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Two Clauses in Your Bylaws That Can Save You and Your Ministry

By Raul Rivera

When Pastor Dan started a church in Florida, his only dream and vision was winning the lost and preaching to the masses. He never imagined being falsely accused of embezzlement or accused of privately benefiting from the church's funds. But that is exactly what happened. A lady in the church was convinced that he was improperly using church funds and she raised up the accusation against him causing a big stink in the church.

What was Pastor Dan's response? How was he to handle such an accusation?

Naturally, his first response was to look into Scripture to see what the Lord has to say. Instead of defending himself with confrontation and politicking, he chose to take the low road and turned the other cheek (Matt 5:39). Secondly, he looked to see what the church's bylaws had to say on the matter?

Thankfully, Pastor Dan's bylaws contained two clauses that proved very helpful.

Tragedies of ministry bylaws

Tragically, there are untold numbers of churches in America whose bylaws do not give the pastor and founder real accountability. Scripture tells us that there is victory in a multitude of counsel. But counsel is fruitless unless we heed it. It has been God's plan since the beginning for us to need each other.

On the contrary, an equally disturbing tragedy is the score of pastors who do not have any protection from membership accusations or runaway boards.

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They serve their churches wholeheartedly, unaware that their bylaws are either silent on these matters or that they dictate something that places their futures on the whims of their members or board. While voting memberships and boards may be a form of accountability under which many churches have existed for many years, after surveying many of these church types of governments, the list of injured and heartbroken pastors is endless.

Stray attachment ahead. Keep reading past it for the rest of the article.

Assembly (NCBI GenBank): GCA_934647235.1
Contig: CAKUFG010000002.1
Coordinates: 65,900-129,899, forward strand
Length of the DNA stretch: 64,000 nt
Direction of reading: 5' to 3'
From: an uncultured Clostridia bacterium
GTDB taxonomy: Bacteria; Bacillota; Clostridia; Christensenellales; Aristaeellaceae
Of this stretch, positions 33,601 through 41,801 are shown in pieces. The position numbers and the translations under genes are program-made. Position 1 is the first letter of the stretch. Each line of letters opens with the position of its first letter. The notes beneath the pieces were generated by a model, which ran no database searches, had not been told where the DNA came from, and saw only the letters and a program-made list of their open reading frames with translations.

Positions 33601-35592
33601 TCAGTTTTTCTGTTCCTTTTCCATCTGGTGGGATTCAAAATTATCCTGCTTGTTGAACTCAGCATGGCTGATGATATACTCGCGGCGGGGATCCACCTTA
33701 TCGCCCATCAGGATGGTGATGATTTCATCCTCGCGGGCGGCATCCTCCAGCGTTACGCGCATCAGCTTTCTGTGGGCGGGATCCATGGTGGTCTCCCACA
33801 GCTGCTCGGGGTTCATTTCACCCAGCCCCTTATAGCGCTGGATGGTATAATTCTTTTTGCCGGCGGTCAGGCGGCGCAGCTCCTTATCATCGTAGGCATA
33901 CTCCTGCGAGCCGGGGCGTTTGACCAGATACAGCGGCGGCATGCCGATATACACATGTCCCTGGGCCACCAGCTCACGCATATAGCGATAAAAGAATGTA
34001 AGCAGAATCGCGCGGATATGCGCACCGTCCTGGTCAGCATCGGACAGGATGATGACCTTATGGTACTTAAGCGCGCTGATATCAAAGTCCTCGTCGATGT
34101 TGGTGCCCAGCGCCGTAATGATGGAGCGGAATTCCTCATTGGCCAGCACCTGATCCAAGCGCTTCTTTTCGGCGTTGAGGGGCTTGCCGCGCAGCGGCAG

With that in mind, let me share with you the two clauses that saved Pastor Dan's ministry and maybe one day, yours.

2 clauses you should have in your bylaws

1. The accountability board clause

The accountability board is a special board that is created by the pastor nominating three individuals who are neither members of the church nor of the church board. The nominees are usually ministers of other churches/ministries, or individuals from which those ministries comprise their boards.

The accountability board is not a board like the church board of directors (elders). They are not a part of the day-to-day activities of the church. They do not vote on church matters. Instead, they serve to give the pastor comfort, aide, counsel, correction, protection, and discipline. Their service to the pastor can come in the form of phone calls, visiting, vacations together, prayer times and more.

But the most valuable service they can render to the pastor and church is their availability and involvement should the pastor ever be accused of wrong doing.

(Recommended reading: "Can Our Church Own a Business?")

You see, under the accountability clause neither the board nor the membership can discipline or remove the pastor. Instead, the board hears the accusations against the pastor and then votes on the merits of the accusations to decide if they will report it to the accountability board. If they are unanimous in their vote to report it to the accountability board, then the accountability board goes into session to weigh out all of the facts and circumstances and to decide if the accusations are true and what discipline is necessary.

What makes the accountability board so powerful is that it strips the devil of his precise ability to divide and conquer. The accountability board has nothing to gain or lose except to know the truth. 

2. Request of church records clause